Agroecological Innovation to Transform Agriculture and Achieve Food Sovereignty



Dear Friends and Colleagues

Agroecological Innovation to Transform Agriculture and Achieve Food Sovereignty

Ágroecology, within the paradigm of food sovereignty, is gaining widespread recognition and is increasingly being promoted by States and international institutions as the indispensable approach to transform agriculture and food systems and address the challenges we face.

Innovation has been a key element FAO’s symposia and regional meetings on agroecology in recent years. The High Level Panel of Experts on Food Security and Nutrition (HLPE) of the UN Committee on World Food Security (CFS) is currently writing a report on Agroecological Approaches and Other Innovations for Sustainable Agriculture and Food Systems that Enhance Food Security and Nutrition, to be published in 2019.

This background paper entitled “Agroecology: innovating for sustainable food systems and agriculture” by Friends of the Earth International aims to i) generate dialogue at FAO and CFS processes where innovation is being discussed; and ii) provide guidance and recommendations for governmental and intergovernmental institutions on what and whose type of innovation should be promoted. Innovation should not be only about technology, but also have a holistic and multidisciplinary perspective and seek to make a positive impact on the lives of small-scale food providers, workers and their communities.

Agroecology offers multiple benefits including providing stable yields and tackling hunger; nutrition, health and sustainable livelihoods; preserving biodiversity; and harnessing food systems to stop climate change. Agroecology’s innovations and practices are technically feasible, affordable, politically, socially and culturally acceptable, locally-adapted and environmentally sound.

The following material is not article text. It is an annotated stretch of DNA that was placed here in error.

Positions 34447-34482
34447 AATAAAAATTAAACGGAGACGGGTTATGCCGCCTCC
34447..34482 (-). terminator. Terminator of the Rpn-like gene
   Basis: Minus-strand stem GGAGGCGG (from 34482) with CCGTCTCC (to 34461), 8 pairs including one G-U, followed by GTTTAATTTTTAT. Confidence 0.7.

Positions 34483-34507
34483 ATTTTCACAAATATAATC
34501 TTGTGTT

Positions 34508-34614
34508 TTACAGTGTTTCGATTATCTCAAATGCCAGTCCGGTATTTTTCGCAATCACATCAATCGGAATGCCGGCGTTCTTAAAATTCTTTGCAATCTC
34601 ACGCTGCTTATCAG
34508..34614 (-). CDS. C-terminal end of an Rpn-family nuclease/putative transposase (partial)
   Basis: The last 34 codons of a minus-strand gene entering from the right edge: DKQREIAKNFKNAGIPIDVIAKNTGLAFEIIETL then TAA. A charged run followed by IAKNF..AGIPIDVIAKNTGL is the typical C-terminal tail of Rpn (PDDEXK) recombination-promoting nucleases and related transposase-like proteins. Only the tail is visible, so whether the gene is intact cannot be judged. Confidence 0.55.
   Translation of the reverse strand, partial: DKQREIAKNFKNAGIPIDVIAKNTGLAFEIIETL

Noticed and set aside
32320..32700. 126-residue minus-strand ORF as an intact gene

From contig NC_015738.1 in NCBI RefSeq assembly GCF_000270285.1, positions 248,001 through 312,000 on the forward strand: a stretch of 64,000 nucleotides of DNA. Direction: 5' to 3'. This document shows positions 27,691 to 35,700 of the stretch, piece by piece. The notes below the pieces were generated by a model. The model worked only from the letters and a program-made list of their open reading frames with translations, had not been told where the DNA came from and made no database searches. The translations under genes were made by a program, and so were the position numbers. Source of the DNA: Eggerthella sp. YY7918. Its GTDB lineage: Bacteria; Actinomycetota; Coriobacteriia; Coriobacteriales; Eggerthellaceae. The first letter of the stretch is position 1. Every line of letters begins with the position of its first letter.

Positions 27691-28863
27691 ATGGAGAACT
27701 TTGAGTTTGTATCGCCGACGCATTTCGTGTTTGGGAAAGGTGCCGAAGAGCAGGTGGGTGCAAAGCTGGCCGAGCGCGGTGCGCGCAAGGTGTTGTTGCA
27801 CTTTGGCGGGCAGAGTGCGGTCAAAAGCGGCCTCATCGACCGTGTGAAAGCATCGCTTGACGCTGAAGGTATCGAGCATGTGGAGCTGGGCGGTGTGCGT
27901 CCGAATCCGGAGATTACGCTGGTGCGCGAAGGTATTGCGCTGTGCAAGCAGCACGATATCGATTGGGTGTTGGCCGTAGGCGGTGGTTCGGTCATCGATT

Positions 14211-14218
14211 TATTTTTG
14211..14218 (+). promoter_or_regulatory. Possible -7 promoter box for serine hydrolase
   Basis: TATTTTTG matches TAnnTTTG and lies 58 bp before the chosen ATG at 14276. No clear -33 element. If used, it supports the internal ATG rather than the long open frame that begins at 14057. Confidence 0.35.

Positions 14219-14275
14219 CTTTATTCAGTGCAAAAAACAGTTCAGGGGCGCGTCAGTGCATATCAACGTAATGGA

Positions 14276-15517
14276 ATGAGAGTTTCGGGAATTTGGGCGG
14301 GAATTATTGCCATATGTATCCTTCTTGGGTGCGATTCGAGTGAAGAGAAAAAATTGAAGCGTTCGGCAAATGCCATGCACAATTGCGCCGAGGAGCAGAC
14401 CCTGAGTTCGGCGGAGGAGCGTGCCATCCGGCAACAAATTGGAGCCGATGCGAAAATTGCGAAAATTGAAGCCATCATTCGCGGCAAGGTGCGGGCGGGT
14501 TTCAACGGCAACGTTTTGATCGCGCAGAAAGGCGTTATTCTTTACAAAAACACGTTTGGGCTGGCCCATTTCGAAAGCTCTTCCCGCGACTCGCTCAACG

The paper provides recommendations to guide the formulation of sound public policies in order to create an enabling environment to unlock the transformative power of agroecology to achieve food sovereignty and sustainable agriculture and food systems. Some of these are:

  • Mainstream peasant, family farm-based and other small-scale food producers’ agroecology into regional and national agricultural policies and programs.
  • Ensure small-scale food producers’ collective rights, control over and access to the commons. Carry out integral land reforms, through a variety of legislative systems that fully recognize the laws, traditions, customs, tenure systems, and institutions of peoples in their respective territories.
  • Ensure women’s access to and control over land, territories, water and seeds; safe and dignified working conditions; control of income; access to training and information; and direct access to markets.
  • Support young people in accessing land and in taking over or establishing new farms; improve physical and social infrastructure, in particular access to information and communications technology.
  • Protect peasants’ seed systems from the privatization of resources through intellectual property rights; guarantee their collective right to save, select, breed and exchange their seeds.
  • Shift policies away from carbon offset schemes towards real smallholder agroecological practices, which support communities to adapt to the impacts of climate change and to mitigate to reduce the scale of the crisis, as well as strengthening their resiliency against future shocks.

The paper can be downloaded from:

With best wishes

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